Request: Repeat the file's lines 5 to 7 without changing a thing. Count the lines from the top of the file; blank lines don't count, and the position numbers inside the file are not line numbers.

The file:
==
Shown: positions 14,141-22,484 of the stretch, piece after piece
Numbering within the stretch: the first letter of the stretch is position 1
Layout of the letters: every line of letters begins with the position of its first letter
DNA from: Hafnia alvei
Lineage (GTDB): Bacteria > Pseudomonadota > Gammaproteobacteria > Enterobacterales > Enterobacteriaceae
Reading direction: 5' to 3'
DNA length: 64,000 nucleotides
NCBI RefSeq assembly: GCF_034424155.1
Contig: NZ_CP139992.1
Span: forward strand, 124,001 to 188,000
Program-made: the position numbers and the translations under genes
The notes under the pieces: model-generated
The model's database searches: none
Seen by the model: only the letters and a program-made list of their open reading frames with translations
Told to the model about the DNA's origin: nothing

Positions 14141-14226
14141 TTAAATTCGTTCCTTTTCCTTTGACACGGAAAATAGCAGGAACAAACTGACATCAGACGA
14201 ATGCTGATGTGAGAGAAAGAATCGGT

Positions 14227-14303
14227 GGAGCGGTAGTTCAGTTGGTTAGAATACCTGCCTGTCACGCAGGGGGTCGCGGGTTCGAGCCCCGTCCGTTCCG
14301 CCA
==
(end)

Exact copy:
Lineage (GTDB): Bacteria > Pseudomonadota > Gammaproteobacteria > Enterobacterales > Enterobacteriaceae
Reading direction: 5' to 3'
DNA length: 64,000 nucleotides